Tuesday, October 31, 2006

Hooray for the One Halloween!

Ah! It's Halloween! Not that I'm one who denies that if you really want it to be true, every night can be Halloween Night. The first thing Halloween means around here is eating in the dark because as soon as it starts to get dark the trick or treaters are out and since I'm a cheapskate and working on my hermithood that means no giving out candy. You don't feed the brats, you don't turn on any light that they can see from outside your house, which rules out any light in the kitchen other than the one inside the oven, and it sure is no help.

Well it's sure been fun doing these Thirteen Blogs of Halloween. That's not to say it isn't a lot of work too. Especially since I had a tendency for a while there to essentially talk about two different things. Then there were the titles with the number countdown buried in them. Those seemed to get progressively harder as the blogs rolled out. Of course I don't want to discount the effort to come up with that many music suggestions either. The easiest part was selecting the movies and getting their sales links ready. I did change at least one of the movies when I decided I wanted to change up something.

Last night's movie took absolutely no effort to decide upon. The Crow is just such an amazing movie and I'd watch it until I became sick of it if I didn't apply a heavy dose of restraint. I know there must be flaws in it, but I no longer see or think about them. I just watch and almost every scene I tell myself that I love this part. There just isn't a part of it that I don't think is spectacular. If I had the memory for it I would be one of those guys who quotes a movie from start to finish. As it is, I lip sync along with so many lines in it. I just love it.

My pick for horror movie to watch on Halloween night this year is the, so far, most recent movie in the Michael Meyers saga, Halloween: Resurrection. Now, for the life of me I don't know why after all this time there is still no image for this movie at Amazon.ca. I almost chose a different movie for tonight, but decided why let the mistake bother me. Go ahead, buy it if that's what you want. I made sure that there are no other listings for it under DVD and some other searching to make sure it was what it reported to be. I've satisfied my paranoia. I also think I bought it from them myself (as opposed to going to the .com version to buy it). Well, expect to hear from me again tomorrow about watching it, and enjoy your Halloween!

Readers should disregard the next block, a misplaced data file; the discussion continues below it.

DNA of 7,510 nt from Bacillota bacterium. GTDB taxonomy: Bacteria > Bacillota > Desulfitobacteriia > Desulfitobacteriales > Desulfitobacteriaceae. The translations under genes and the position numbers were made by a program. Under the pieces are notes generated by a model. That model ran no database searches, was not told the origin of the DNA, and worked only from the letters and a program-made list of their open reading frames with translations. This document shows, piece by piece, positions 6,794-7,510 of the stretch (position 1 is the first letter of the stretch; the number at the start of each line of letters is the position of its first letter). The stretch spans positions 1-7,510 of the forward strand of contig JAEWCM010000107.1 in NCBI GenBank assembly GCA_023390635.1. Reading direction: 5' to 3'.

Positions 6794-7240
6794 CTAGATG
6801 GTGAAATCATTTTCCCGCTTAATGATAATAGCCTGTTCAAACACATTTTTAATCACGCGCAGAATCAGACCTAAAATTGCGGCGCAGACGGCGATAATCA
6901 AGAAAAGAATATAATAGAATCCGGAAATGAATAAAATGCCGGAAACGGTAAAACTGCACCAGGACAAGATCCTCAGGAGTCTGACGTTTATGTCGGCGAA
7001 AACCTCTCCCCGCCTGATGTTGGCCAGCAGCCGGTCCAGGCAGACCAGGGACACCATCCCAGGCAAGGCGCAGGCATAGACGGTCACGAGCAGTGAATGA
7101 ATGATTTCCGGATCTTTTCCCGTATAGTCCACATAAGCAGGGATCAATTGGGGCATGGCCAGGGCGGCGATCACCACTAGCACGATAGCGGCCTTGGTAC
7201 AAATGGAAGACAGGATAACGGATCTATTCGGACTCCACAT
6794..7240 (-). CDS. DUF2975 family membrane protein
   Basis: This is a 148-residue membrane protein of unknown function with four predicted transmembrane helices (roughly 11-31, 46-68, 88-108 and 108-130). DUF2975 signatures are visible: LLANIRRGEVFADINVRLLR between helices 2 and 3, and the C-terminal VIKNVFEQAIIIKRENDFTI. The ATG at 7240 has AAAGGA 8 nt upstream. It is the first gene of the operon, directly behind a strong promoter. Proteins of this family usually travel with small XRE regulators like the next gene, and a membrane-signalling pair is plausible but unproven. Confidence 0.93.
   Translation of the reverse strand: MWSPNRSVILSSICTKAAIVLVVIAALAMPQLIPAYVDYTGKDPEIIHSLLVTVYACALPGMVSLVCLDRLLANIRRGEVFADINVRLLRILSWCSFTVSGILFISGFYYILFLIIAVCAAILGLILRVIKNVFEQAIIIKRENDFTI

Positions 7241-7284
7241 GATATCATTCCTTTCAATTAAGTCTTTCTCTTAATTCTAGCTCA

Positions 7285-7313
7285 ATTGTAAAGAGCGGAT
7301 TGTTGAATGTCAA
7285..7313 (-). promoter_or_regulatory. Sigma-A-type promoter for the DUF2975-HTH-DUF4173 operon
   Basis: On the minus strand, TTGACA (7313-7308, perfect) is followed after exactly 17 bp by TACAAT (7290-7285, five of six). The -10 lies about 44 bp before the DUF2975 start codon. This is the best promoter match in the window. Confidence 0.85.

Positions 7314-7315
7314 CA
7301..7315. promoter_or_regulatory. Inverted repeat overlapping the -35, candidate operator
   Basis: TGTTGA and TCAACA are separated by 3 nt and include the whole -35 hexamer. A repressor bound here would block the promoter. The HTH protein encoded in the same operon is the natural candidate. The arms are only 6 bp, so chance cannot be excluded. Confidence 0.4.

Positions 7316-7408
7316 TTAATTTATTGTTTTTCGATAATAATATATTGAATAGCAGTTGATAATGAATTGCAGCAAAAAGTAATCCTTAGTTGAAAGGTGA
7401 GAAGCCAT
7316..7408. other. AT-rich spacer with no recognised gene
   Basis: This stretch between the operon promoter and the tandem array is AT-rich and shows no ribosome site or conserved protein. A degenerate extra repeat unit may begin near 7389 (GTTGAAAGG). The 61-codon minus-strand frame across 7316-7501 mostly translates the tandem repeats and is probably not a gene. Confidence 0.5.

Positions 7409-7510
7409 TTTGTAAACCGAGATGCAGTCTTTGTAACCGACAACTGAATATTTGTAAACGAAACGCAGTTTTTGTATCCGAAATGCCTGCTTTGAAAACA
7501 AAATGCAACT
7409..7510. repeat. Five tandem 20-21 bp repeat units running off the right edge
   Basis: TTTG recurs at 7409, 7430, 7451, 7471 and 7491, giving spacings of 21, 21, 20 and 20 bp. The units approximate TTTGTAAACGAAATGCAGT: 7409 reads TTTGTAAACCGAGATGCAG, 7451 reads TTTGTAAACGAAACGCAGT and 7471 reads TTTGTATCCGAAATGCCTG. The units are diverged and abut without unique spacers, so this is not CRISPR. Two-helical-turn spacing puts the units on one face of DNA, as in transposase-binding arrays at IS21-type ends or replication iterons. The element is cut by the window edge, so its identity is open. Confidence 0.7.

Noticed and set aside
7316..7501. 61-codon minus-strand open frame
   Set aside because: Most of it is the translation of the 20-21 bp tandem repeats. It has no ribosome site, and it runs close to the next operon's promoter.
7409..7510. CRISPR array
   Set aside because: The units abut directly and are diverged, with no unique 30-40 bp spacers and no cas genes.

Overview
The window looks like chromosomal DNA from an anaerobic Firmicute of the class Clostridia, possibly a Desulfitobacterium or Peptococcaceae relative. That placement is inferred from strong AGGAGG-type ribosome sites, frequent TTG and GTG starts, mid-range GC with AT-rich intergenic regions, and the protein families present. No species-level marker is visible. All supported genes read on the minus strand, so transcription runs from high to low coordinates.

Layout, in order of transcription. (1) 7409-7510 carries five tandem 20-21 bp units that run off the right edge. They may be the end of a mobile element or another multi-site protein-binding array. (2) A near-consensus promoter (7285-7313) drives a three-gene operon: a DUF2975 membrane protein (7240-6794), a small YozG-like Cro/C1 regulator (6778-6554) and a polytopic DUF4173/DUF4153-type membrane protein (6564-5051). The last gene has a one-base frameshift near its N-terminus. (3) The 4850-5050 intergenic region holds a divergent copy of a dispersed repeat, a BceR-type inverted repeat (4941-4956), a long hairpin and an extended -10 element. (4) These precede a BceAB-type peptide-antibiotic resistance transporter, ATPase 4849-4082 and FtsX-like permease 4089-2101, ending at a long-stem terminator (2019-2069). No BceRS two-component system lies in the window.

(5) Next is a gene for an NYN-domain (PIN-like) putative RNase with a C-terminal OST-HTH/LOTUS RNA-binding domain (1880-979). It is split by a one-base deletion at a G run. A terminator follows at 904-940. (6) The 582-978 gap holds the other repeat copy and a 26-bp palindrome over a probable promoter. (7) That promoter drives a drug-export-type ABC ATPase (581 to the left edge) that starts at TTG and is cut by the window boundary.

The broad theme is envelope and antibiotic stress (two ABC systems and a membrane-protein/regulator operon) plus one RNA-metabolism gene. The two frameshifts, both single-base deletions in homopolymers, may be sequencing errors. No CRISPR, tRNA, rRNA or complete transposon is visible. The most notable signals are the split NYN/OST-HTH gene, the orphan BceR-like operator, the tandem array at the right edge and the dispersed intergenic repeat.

Mood: ecstatic.
Music: I Ain't Superstitious by Megadeth and This House is Haunted by Alice Cooper.

Megadeth: Peace Sells...But Whos Buying?
Buy these at Amazon.ca
Click Images to Buy
Alice Cooper:Eyes Of Alice Cooper

This is the really real world! There ain't no coming back!

Monday, October 30, 2006

Two Times the Trouble

Here we are the night before All Hallow's Eve, the night more infamously know as Devil's Night due to the terrible vandalism that goes on by stupid kids who should know better, and delinquents and miscreants out setting fires (or so it used to be when crime rates were through the roof all over the place). Either way it's a tradition that we could pretty much do without. Who needs a second shadow holiday to the real one anyway, even if it wasn't an excuse from criminal activity?

I hope, and am planning, to have the blog online early tomorrow. Hopefully that will be before everyone's commute home from work, rather than waiting until later. To do that I'll have to cheat a little and get most of it written up later tonight so that tomorrow all I have to do is give my impressions of tonight's movie and upload it. You betcha... I usually write the bog just before I put it online. No pre-writing it, for me, usually.